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FBI officials on Tuesday dropped a major bombshell: After spending years monitoring exceptionally stealthy malware that one of the Kremlin’s most advanced hacker units had installed on hundreds of computers around the world, agents unloaded a payload that caused the malware to disable itself.
The counter-hack took aim at Snake, the name of a sprawling piece of cross-platform malware that for more than two decades has been in use for espionage and sabotage. Snake is developed and operated by Turla, one of the world’s most sophisticated APTs, short for advanced persistent threats, a term for long-running hacking outfits sponsored by nation-states.
Inside jokes, taunts, and mythical dragons
If nation-sponsored hacking was baseball, then Turla would not just be a Major League team—it would be a perennial playoff contender. Researchers from multiple security firms largely agree that Turla was behind breaches of the US Department of Defense in 2008, and more recently the German Foreign Office and France’s military. The group has also been known for unleashing stealthy Linux malware and using satellite-based Internet links to maintain the stealth of its operations.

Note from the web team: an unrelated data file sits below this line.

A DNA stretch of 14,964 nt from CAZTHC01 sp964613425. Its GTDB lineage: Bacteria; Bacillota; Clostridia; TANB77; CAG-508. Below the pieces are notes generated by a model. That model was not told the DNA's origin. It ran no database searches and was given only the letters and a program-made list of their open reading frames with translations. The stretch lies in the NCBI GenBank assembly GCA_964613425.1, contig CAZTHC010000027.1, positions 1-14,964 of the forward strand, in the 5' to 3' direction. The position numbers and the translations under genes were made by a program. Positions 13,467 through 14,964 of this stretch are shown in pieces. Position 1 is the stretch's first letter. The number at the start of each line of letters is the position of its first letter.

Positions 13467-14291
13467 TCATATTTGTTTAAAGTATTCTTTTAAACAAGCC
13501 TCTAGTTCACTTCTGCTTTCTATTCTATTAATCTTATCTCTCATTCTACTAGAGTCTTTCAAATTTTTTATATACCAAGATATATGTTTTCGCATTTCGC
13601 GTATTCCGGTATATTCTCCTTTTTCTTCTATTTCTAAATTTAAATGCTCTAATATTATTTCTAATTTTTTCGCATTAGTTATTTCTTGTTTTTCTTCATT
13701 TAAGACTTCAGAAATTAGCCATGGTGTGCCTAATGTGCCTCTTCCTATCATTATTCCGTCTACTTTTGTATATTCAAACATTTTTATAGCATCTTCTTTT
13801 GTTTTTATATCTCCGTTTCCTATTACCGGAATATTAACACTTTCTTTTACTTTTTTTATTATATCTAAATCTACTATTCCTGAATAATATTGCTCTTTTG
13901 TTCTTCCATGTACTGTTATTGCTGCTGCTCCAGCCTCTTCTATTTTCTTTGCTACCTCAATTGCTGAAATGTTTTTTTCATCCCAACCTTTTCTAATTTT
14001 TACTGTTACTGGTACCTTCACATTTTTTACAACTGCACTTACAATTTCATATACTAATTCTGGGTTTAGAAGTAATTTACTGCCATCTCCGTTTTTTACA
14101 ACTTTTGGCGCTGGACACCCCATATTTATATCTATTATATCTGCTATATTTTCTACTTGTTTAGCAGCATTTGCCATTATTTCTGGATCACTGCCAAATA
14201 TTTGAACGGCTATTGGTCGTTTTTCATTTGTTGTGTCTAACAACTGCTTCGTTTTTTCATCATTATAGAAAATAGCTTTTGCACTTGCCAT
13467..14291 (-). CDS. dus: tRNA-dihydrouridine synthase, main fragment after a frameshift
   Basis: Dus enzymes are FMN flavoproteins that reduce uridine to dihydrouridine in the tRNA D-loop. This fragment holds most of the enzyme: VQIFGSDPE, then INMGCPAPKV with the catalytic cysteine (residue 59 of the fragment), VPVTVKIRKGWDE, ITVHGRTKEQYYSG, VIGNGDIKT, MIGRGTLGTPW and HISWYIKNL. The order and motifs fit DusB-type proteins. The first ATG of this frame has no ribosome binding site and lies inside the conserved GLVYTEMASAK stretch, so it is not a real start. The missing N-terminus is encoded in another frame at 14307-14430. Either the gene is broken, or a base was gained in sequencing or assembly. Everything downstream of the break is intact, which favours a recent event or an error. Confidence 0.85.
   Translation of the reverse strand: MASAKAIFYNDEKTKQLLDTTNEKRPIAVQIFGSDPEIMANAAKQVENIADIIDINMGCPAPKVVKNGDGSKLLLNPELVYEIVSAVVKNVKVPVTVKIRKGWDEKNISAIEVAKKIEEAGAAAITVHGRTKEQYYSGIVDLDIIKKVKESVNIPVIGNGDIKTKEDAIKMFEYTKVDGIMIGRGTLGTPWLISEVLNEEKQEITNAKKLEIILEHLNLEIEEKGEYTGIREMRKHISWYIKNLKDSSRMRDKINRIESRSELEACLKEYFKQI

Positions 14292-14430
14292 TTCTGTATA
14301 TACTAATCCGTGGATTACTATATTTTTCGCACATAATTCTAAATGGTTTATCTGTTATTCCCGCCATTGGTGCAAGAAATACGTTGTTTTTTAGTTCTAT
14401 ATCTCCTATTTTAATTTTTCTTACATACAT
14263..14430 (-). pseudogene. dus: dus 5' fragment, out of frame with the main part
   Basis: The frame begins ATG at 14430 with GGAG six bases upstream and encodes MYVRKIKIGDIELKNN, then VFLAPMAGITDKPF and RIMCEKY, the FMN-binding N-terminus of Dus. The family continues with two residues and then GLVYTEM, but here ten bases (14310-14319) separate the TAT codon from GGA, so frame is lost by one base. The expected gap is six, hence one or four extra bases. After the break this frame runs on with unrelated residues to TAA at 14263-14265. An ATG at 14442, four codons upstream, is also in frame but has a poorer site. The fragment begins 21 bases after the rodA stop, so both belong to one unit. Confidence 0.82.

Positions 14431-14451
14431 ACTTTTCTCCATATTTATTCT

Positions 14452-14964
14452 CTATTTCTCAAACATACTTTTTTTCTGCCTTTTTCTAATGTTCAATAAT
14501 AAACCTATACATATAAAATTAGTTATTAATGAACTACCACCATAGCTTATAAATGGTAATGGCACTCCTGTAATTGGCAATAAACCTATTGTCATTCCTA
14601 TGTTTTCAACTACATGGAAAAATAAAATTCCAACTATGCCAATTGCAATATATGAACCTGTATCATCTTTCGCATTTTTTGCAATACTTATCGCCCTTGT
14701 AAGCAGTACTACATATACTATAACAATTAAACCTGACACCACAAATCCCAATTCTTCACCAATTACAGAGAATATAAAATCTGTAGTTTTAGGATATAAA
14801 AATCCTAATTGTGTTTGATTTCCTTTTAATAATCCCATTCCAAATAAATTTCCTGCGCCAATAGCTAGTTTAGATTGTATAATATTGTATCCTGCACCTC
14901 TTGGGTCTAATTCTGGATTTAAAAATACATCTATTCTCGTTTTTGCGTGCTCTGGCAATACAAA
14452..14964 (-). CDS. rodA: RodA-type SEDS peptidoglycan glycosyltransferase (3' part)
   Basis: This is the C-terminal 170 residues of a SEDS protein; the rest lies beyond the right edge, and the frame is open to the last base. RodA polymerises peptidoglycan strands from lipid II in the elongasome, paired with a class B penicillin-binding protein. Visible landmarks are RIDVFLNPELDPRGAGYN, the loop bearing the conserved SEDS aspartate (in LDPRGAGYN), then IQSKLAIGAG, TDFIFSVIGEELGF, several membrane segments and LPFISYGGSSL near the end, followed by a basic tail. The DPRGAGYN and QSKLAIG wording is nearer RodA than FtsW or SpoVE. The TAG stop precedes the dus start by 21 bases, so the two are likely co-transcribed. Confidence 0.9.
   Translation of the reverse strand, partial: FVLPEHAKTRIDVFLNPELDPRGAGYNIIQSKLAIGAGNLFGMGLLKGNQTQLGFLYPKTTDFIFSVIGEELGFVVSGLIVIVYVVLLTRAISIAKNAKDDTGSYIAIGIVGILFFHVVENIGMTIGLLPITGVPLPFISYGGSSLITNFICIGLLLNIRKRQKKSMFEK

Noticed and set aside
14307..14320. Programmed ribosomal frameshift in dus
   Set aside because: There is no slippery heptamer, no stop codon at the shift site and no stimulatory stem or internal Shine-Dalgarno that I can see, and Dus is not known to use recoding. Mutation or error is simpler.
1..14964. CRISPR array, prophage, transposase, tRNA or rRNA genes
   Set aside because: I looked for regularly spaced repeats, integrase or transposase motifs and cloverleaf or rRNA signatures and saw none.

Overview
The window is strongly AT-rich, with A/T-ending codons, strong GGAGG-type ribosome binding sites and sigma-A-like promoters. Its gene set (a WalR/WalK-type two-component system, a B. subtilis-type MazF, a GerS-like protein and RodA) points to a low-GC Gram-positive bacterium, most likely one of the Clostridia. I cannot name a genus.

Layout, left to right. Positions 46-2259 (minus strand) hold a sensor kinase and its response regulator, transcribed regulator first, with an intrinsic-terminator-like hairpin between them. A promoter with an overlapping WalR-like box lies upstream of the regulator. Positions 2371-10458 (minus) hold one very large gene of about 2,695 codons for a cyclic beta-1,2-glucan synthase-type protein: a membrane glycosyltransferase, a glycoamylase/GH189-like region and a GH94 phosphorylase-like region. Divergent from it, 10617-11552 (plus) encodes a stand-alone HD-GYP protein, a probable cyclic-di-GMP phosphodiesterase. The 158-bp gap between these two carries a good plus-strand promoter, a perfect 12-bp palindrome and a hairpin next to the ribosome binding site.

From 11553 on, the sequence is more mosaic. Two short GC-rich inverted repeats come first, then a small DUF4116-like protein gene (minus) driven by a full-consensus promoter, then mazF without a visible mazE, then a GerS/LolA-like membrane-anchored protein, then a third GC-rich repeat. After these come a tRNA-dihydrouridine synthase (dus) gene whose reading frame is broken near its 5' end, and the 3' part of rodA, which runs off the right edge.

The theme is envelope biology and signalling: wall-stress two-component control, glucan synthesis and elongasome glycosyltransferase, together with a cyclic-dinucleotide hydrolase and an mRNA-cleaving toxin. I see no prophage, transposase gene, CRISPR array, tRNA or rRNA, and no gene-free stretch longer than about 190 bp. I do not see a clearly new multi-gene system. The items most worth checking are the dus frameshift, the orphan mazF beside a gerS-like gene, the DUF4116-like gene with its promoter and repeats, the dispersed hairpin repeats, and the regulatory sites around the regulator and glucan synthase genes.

One of the most powerful tools in Turla’s arsenal is Snake, a digital Swiss Army knife of sorts that runs on Windows, macOS, and Linux. Written in the C programming language, Snake comes as a highly modular series of pieces that are built on top of a massive peer-to-peer network